Meanwhile, The Catholic Worker movement was spreading a very similar philosophy in the United States. Peter Maurin's Easy Essays are designed to be an easy introduction to the setting up of round table discussions, houses of hospitality and agronomic (care of the land-based) universities. He explains the history of capitalism, as it progressed through its five stages. In the beginning consumers sought out the producers able to supply them with the goods and services they wanted. They met and exchanged face to face, without the intervention of a middle man. Under Mercantile Capitalism the producer sold to the middle man, who sold on to the consumer, breaking the link between consumer and producer. The functional society faded away and the acquisitive society came into existence.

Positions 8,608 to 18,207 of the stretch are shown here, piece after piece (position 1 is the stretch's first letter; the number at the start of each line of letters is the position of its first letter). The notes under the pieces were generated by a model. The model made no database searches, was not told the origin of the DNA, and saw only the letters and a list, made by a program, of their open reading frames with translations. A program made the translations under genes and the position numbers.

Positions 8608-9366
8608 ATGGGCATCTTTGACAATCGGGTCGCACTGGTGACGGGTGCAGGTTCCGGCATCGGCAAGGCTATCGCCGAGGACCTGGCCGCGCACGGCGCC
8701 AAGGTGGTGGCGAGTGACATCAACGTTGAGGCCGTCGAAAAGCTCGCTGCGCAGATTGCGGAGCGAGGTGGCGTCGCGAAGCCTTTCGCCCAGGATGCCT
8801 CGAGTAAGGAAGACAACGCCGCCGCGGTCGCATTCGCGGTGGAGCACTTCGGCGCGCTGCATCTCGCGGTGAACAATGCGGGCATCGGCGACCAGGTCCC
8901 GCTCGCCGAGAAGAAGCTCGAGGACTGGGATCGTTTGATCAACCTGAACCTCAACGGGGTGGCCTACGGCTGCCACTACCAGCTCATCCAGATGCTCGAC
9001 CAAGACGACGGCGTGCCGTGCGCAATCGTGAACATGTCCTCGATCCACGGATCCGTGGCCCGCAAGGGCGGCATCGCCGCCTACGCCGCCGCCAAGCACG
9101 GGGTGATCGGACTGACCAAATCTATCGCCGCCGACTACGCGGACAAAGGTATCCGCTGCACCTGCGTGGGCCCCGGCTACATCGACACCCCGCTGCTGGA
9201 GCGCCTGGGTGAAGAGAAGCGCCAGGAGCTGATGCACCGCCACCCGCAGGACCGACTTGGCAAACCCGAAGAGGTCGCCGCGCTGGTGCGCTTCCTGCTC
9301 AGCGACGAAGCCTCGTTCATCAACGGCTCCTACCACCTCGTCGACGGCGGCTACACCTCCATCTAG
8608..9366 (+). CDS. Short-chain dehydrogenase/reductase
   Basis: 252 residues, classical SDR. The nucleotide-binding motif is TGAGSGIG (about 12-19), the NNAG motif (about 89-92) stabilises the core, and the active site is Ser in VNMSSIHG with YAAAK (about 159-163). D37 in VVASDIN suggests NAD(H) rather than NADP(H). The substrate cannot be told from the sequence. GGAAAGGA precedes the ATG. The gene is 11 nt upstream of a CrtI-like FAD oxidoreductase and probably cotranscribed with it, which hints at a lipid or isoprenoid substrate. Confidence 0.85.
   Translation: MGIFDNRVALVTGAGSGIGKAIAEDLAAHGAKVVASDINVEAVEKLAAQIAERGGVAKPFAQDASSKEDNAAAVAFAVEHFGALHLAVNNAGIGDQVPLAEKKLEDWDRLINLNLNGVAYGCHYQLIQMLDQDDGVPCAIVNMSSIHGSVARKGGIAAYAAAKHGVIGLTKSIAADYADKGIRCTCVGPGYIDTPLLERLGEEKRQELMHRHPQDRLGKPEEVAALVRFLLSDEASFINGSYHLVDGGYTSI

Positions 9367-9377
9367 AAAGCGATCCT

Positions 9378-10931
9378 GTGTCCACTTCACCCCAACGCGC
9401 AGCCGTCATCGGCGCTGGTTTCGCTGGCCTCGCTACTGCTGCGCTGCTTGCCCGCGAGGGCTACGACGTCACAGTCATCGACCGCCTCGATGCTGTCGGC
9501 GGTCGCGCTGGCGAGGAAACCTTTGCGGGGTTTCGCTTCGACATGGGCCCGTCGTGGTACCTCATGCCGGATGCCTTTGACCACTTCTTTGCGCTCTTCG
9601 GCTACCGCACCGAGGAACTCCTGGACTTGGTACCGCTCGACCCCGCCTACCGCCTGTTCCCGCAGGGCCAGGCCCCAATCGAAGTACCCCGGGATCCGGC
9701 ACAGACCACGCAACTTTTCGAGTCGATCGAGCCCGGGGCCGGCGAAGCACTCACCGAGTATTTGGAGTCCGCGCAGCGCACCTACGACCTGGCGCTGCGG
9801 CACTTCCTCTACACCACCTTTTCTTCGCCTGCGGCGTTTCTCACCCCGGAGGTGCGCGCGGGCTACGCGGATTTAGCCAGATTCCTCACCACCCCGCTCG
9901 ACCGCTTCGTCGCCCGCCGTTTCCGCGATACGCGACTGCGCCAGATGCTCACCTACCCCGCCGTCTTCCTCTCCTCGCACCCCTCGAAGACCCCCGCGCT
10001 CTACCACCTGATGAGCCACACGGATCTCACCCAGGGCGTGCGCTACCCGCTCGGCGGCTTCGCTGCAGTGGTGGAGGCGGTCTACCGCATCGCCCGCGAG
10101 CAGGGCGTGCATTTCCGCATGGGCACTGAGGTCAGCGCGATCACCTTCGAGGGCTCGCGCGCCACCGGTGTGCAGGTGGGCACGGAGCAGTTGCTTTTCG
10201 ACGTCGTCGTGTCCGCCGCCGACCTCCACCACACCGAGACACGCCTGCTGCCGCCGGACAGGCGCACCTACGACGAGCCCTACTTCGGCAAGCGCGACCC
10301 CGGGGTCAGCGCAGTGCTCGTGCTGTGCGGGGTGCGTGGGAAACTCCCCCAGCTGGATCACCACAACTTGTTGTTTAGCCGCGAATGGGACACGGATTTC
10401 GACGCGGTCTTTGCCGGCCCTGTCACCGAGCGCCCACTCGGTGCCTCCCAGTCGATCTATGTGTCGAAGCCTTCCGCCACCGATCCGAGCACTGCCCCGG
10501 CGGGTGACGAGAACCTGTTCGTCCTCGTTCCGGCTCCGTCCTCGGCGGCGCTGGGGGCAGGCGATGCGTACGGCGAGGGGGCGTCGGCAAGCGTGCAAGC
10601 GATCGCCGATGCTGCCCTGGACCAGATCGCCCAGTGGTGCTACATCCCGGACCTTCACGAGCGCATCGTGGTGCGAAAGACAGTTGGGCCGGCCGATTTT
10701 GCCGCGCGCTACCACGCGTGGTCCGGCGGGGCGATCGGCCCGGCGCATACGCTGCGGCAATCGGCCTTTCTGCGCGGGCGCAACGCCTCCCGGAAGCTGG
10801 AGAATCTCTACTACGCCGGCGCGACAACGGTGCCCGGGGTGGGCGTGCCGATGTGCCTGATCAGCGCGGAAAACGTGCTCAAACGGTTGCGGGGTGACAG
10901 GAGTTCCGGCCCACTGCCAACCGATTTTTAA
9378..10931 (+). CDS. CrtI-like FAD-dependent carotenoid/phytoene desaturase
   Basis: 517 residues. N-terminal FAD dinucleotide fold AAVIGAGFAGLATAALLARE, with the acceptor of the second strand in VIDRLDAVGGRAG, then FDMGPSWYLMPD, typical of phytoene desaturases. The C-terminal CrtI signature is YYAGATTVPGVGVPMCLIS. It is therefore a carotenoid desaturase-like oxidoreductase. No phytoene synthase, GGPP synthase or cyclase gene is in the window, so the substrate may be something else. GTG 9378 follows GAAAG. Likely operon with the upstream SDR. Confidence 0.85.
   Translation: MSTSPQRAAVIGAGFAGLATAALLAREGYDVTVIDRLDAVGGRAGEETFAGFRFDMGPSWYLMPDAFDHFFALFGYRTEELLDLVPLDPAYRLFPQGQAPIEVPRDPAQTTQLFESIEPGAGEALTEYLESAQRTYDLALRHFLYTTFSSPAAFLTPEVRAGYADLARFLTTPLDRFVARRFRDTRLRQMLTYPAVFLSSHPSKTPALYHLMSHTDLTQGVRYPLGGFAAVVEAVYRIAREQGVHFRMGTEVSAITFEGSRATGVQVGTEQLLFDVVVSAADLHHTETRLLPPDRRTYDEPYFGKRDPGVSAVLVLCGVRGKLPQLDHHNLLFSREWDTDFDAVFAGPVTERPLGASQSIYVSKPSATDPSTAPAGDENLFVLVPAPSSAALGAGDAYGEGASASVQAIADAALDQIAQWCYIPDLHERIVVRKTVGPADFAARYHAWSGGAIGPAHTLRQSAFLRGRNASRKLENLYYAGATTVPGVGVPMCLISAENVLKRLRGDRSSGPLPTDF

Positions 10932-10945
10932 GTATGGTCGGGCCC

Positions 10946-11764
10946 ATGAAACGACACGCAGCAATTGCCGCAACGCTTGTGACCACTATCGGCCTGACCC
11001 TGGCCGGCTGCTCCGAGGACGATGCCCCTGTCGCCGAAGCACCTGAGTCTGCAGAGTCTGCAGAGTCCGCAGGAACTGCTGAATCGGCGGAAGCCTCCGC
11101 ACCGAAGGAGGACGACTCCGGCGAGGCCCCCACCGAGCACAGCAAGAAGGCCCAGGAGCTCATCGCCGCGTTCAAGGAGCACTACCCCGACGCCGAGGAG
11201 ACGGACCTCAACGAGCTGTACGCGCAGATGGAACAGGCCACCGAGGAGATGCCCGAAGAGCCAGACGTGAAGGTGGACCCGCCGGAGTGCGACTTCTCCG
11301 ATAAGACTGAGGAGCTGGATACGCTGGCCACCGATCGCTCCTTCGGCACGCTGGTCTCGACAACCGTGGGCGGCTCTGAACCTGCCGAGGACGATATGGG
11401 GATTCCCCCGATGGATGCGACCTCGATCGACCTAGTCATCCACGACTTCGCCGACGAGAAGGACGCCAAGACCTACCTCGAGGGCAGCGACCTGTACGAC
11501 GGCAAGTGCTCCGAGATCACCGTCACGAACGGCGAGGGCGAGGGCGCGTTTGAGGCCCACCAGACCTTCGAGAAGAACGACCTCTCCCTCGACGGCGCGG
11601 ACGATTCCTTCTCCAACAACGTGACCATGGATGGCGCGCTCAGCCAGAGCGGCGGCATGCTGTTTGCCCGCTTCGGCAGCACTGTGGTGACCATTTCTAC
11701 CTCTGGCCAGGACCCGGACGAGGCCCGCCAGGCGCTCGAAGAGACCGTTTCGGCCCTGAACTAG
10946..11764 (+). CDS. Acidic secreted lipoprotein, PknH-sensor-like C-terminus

Factory Capitalism grew as the middle men built factories and took the crafts men out of their craft shops. Men, women and children became factory hands, working outside the home on terms decided by the factory owner. As a result, there was nobody at home to mind the young children and tend the land.

Monopoly Capitalism followed as the firms of the middle men became larger and more centralised, and took legal control over resources of land, labour and capital. The debt-financing of production enabled Finance Capitalism to hold sway. And, in the final stage of State Capitalism all economic activity came to be supervised by State bureaucrats. Deprived of "personalist vision", the workers were deprived of the means to take the personal responsibility necessary for dynamic democracy.

In Peter Maurin's view,: The world would be better off * if people tried to become better. * And people would become better * if they stopped trying to become better off.